Joe knew all about bigotry. He’d grown up in the Jim Crow South, where blacks were forced to live separate from whites. Blacks went to “colored” schools, lived in “colored” housing, and used “colored” facilities. Throughout the South, COLORED and WHITES ONLY signs were posted at train stations, bus depots, restaurants, parks and beaches, restrooms, and movie theaters. According to the 1896 Supreme Court case Plessy v. Ferguson, such division was legal as long as the facilities were “separate but equal.” But the truth was that the black facilities, while separate, were anything but equal to their white counterparts.

The bigotry wasn’t just unfair, it was violent. By the early 1920s, at least 1,200 African Americans were lynched in the South—that is, killed by white mobs in a frenzy of racist vigilante justice. The National Association for the Advancement of Colored People (NAACP) lobbied Congress to pass anti-lynching legislation called the Dyer Bill, but it was defeated in the Senate in 1922, and again in 1923 and 1924.

During the Great Depression, even as President Franklin Roosevelt created millions of jobs for unemployed Americans, blacks continued to suffer discrimination in the workplace and throughout all other aspects of society. When black families took car trips throughout the South, they had to be aware of safe places to eat, sleep, and stop for gas. Since many establishments excluded them, black travelers packed food and extra gasoline in the car and, if there was room in the trunk, brought along portable toilets. They also knew to avoid certain communities after dark. These places were called sundown towns, and their residents went so far as to post billboards targeting African Americans that read, DON’T LET THE SUN GO DOWN ON YOU HERE. In other words, don’t be seen in our town after dark.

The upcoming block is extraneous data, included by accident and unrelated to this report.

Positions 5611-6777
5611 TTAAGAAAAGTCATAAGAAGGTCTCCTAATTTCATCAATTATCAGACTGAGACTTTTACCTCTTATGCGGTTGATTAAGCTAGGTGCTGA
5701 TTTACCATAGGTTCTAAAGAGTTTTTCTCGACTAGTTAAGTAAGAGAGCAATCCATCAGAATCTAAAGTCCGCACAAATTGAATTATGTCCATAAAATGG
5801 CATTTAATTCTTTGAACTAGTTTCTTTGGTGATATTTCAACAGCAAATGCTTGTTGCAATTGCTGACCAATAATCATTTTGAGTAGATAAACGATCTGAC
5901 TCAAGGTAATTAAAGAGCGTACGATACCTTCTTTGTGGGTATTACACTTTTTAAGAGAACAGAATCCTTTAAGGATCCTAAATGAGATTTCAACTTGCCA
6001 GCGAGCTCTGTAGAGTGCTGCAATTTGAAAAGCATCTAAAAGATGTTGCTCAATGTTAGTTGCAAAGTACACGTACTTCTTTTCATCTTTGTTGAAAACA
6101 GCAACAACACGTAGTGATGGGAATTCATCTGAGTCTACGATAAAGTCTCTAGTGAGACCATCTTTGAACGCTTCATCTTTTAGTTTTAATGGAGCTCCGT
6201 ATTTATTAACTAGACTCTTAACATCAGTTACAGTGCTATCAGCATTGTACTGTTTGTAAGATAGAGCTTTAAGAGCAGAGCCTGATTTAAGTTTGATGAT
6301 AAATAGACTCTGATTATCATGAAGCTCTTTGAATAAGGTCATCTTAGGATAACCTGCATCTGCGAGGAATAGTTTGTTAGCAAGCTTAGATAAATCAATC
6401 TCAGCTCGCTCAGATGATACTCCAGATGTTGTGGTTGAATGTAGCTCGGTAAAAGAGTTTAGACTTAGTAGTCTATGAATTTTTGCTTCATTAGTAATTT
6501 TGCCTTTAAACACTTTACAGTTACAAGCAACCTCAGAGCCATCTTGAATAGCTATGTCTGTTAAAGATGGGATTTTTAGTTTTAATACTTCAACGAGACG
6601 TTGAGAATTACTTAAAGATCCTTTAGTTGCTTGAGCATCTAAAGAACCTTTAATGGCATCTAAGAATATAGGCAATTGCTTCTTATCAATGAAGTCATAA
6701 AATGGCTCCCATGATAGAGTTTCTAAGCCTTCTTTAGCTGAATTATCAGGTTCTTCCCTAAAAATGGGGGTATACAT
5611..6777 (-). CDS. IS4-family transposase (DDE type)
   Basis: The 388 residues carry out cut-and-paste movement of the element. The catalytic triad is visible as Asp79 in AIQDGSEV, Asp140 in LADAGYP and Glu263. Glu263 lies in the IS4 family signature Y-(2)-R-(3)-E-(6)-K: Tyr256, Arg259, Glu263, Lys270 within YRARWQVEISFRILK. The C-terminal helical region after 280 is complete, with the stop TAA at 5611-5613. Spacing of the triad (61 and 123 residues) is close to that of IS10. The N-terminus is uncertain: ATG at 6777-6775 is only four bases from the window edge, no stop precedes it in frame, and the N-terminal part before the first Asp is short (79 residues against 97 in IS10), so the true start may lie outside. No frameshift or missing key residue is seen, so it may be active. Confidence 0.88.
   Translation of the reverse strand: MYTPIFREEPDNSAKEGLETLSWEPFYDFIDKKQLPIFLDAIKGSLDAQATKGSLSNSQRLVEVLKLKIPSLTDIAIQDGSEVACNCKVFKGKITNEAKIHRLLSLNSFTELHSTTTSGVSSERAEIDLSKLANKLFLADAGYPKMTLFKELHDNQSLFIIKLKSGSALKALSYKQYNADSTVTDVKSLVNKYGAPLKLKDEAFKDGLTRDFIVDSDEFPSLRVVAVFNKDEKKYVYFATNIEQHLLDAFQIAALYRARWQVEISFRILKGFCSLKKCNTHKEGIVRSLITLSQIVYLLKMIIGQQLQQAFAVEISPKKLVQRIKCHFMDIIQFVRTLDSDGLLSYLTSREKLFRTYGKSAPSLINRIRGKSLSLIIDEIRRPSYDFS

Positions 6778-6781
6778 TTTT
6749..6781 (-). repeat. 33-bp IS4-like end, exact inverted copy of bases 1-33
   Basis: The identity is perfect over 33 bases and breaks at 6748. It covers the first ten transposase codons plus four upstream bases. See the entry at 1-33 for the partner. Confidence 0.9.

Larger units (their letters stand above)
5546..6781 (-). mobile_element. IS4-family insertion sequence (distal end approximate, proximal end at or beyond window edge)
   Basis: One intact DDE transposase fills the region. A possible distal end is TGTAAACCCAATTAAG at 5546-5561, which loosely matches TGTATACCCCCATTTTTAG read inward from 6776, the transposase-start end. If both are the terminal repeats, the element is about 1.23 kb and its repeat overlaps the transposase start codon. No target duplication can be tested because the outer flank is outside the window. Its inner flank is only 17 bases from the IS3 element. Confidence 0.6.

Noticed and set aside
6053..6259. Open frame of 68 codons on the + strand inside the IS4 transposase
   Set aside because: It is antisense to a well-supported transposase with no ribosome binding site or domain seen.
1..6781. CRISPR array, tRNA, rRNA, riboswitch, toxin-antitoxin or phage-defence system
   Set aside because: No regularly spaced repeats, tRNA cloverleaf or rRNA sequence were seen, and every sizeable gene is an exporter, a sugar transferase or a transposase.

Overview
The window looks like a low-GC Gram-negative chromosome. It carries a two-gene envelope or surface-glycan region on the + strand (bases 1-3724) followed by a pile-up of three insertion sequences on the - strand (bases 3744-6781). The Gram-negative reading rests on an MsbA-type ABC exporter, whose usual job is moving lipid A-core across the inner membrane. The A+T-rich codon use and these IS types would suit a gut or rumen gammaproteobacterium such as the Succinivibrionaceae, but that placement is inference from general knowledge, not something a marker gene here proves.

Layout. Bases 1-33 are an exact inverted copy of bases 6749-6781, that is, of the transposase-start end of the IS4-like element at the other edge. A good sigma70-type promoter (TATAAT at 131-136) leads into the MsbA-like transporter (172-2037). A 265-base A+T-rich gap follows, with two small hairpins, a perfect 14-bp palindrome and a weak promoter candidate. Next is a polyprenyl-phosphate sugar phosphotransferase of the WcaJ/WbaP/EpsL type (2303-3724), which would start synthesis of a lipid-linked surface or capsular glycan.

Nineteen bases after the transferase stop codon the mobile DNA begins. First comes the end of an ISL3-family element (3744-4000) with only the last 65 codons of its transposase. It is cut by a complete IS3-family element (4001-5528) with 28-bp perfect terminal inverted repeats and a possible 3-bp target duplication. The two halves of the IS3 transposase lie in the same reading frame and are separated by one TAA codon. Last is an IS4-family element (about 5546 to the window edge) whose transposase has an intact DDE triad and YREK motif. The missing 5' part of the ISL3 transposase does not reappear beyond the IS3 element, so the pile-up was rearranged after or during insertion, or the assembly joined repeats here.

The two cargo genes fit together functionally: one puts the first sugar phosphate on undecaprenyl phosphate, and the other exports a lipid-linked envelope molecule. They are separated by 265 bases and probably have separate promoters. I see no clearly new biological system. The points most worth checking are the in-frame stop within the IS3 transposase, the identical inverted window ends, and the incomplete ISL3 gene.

As for boxing, the sport was controlled by white promoters—they were the ones who arranged the matches and paid the boxers—and no whites wanted to see a black man become champion, whether in the South, the North, or anywhere else. Blackburn knew that Joe’s talent didn’t matter; white promoters would never give him a shot at the title. Blackburn himself had never gotten one, despite having been a top boxer in his day. Instead of earning big money, he’d fought in the back rooms of speakeasies, often paid with nothing more than a round of drinks. But when he saw the way Joe punched—when he witnessed the power in those brick-like fists—he changed his mind. This kid was worth it.

Bus stations in the Jim Crow South separate black and white Americans.

Cool as a Frozen Cucumber

In June 1934, Joe’s team—Roxborough, Black, and Blackburn—decided it was time for their fighter to graduate out of the amateur ranks. As a professional, Joe would finally earn some money. Roxborough and Black brought him to Chicago and rented him a room in chef Bill Bottom’s apartment.

From the start, Joe had great affection for his new trainer, Jack Blackburn. Joe nicknamed him Chappie—and followed his every command. Chappie got Joe out of bed at dawn to run six miles around Washington Park. When Joe finished, Chappie let him go back to bed and sleep until eleven, at which point Bottom would feed him a special hot breakfast of three broiled lamb chops, two soft-boiled eggs, two slices of toast, a large honeydew melon, and a cup of tea. The new regimen wrapped Joe in a solid layer of muscle. The young fighter soon grew out of his light heavyweight body and into a six-foot-two, 180-pound frame. He had become a true heavyweight.

At the gym, Chappie schooled Joe on the aspects of boxing that champions had down cold: positioning his feet, balancing his body weight, using momentum to triple his power. Chappie drilled Joe on shuffling backward and forward and on the most effective ways of blocking punches.

“There’s no easy road to the top,” he told Joe. “And for a colored fighter, it’s even tougher. You’ve got to be good—lots better than the other man … You can’t get nowhere nowadays trying to outpoint fellows in the ring. It’s mighty hard for a colored boy to win decisions. The dice is loaded against you. You gotta knock ’em out and keep knocking ’em out to get anywheres. Let your right fist be the referee.”


Text copyright © 2019 by John Florio and Ouisie Shapiro